Mario Kart Live: Home Circuit is a stroke of genius. I can’t be the only one with fond memories of playing with Mario Kart toys as a kid—both a kid-sized kid and an adult-sized kid—using everyday household objects to build Micro Machines-esque courses and have my little karts “race” around them, shooting imaginary shells at one another. Mario Kart Live, with a clever application of augmented reality, is a game that lets you do this for real.
It all starts with a radio-controlled kart—available in either Mario or Luigi variants—with a built-in camera. A bluetooth connection between the kart and your Switch turns your console into the RC controller, and lets the kart send its camera feed back to the screen in your hand or to your TV. All the other vital pieces of a Mario Kart game—the item boxes, the coins, the shells, the different road effects, the AI players—all then get layered over the camera feed to create a fully-fledged Mario Kart game, only one where your living room can be the course.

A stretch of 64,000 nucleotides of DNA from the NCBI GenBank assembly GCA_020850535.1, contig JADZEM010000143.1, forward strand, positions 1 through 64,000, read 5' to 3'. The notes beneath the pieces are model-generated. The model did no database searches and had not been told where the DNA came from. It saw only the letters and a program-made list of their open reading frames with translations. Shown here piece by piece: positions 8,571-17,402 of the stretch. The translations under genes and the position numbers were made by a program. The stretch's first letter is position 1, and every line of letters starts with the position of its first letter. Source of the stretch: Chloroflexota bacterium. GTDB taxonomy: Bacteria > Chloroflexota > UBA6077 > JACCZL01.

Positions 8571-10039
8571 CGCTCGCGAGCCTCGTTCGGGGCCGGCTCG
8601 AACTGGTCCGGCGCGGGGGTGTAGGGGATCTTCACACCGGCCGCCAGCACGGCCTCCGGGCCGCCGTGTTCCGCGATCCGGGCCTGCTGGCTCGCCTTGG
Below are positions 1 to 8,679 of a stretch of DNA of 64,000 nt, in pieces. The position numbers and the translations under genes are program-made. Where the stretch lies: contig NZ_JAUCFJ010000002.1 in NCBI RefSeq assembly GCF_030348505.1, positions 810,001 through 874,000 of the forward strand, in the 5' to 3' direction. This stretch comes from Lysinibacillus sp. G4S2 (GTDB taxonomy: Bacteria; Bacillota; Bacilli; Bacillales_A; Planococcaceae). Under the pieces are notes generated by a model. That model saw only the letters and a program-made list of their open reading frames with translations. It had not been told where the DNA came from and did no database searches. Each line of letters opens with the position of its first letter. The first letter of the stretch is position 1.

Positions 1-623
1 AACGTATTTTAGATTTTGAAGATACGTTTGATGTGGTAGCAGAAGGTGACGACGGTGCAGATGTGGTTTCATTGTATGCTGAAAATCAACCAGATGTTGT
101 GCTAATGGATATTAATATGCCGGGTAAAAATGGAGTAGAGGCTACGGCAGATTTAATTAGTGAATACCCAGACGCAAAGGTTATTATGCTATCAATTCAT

To play Mario Kart Live is an experience that’s not quite like any other. Whatever course you create (more on creation in a moment), it’s going to be something that’s uniquely yours—it’s your home that you’re driving around, your furniture that the race weaves through. Though the physical kart can’t spin or do the big animated crash like its digital counterpart when you get it with a shell, it slows down and stops as necessary to manifest the digital augmentations in a real way. Likewise, a speed burst in the game comes with a speed burst for the kart, and track effects like ice and wind alter your RC steering capability accordingly. There’s an almost surreal quality to the mash-up of cartoony Mario Kart racing and a live-action video feed for the course you’re driving, which only helps to drive home the playful joy of Mario Karting around your home.
Four numbered cardboard gates, each decorated with special icons that the game can recognise in the kart’s camera feed and use to trigger AR effects, form the backbone of the course you create. But beyond the requirement to pass through the gates in order, your course is yours to create however you see fit: wherever you position those gates and whatever route you drive to pass through them while you’re in creation mode will become your racetrack. Want to have some big loops between gates, rather than just going direct from one to the next? Go for it. Want to have the course double back on itself, and pass through a gate a second time from the other side? All yours. Want to find a bunch of objects lying around to create obstacles to dodge? By all means. If you’re feeling especially creative, why not get some cardboard and use it to create ramps and add some elevation to your course?